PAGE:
As important as Flash memory is to a multitude of electronic product designs, it doesn't fit every application. Applications calling for high speed or very high numbers of write cycles sometime require alternatives or companions to Flash.
Here, we present three such alternatives: Freescale Semiconductor's highly publicized magnetoresistive random access memory (MRAM); Simtek Corp.'s non-volatile static RAM (SRAM) and Ramtron International Corp.'s ferroelectric RAM (FRAM). All three, however, have one feature in common — they save critical data during situations in which it might otherwise be lost.
“In fly-by-wire planes, it's nice to have your flaps come back to where they are supposed to be after a lightning strike,” says Grant Hulse, vice president of marketing for Simtek Corp. “In security, it's nice to know where the camera was pointing when the power went out.”
Each of the three products shown here have specific advantages relating to speed or power, in applications ranging from military and industrial to medical, automotive and computing. Take a look and see which fits your project.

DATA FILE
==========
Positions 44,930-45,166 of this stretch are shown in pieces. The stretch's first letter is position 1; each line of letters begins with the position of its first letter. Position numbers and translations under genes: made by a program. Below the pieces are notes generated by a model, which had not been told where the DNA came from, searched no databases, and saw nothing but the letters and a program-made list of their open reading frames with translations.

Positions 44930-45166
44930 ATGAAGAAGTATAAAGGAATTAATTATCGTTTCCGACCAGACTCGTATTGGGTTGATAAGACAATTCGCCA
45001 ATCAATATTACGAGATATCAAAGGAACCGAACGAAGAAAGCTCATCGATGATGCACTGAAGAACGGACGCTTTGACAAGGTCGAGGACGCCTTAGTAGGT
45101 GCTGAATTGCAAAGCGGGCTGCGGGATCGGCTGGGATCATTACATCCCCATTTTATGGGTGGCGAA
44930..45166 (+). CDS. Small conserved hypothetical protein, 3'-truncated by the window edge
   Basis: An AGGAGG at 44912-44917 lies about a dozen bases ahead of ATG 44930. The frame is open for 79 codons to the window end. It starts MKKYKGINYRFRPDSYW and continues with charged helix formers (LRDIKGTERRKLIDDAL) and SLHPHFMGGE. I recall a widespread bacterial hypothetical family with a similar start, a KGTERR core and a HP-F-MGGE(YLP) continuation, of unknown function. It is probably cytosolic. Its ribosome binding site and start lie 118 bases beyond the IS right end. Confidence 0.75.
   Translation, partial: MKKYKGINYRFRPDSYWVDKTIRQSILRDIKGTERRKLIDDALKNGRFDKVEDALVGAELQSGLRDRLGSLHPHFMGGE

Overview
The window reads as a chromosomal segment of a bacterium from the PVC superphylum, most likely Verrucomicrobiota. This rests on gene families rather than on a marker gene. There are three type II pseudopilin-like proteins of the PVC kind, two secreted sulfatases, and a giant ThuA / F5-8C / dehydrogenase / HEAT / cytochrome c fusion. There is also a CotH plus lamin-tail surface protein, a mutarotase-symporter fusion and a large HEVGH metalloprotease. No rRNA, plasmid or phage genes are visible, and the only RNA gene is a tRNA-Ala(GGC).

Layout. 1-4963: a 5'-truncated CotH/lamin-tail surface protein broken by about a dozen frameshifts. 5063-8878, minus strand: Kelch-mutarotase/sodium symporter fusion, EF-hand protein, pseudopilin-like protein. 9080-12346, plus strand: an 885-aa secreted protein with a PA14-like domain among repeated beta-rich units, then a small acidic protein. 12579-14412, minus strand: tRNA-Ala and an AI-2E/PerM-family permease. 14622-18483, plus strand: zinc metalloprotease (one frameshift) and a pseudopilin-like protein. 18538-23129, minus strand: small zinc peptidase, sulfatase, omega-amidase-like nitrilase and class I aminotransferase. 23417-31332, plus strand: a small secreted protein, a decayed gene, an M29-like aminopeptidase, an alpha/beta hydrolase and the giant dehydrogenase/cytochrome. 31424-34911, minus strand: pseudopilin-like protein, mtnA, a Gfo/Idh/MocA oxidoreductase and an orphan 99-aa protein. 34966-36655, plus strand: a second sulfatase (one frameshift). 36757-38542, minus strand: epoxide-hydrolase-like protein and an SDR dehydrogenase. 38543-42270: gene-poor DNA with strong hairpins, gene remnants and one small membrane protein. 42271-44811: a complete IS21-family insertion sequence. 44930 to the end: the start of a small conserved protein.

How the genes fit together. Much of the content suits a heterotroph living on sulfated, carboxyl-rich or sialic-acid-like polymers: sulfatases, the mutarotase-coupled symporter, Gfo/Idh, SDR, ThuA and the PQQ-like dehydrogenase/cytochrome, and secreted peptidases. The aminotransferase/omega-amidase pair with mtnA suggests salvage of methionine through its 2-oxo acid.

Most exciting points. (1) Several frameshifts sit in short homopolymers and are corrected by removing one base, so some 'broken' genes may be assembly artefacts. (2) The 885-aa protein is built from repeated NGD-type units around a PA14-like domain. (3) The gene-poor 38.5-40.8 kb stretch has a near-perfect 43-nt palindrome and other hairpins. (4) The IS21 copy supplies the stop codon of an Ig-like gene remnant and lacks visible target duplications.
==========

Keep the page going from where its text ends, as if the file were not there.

Freescale's 4-Mbit MRAM
Freescale Semiconductor's new 4-Mbit magnetoresistive random access memory uses magnetic polarization, rather than electric charge, to store bits of information. It reportedly offers a multitude of practical advantages over today's memory schemes, including the ability to retain data when turned off; reduce system power; provide better performance in write speed and endurance and lower energy consumption during the write cycle; and exceptional reliability. Designated the MR2A16A, the new non-volatile memory has the ability to replace disk drives in some applications. It could serve as an adjunct to, or a replacement for, SRAM and Flash in some applications. Moreover, its reliability is considered to be appealing for the aerospace and military markets.
Simtek's Non-Volatile SRAM
Simtek's new non-volatile 4-Mbit SRAM products, which rolled out on Oct. 1, are said to deliver 40 percent better access times, four to eight times higher densities and increased system performance over their predecessors. Known as the Simtek STK14EC8 and STK14EC16, the devices deliver fast-access SRAM at speed grades of 15, 25 and 45 nsec, while offering transparent non-volatile backup during power disruptions. The new memories combine Simtek's expertise in nvSRAM with Cypress Semiconductor's SONOS fabrication technology.
Ramtron FRAM Memory
Ramtron's FM22L16 is said to be the semiconductor industry's first 4-Mbit FRAM memory. It combines Texas Instruments' proven 130 nm process with Ramtron's advanced FRAM cell architecture. For designers, it combines the fast access and low power qualities of volatile DRAM with the ability to retain data without power. It reportedly consumes lower power than MRAM and is already commercially proven in automotive, metering, industrial and computing applications.
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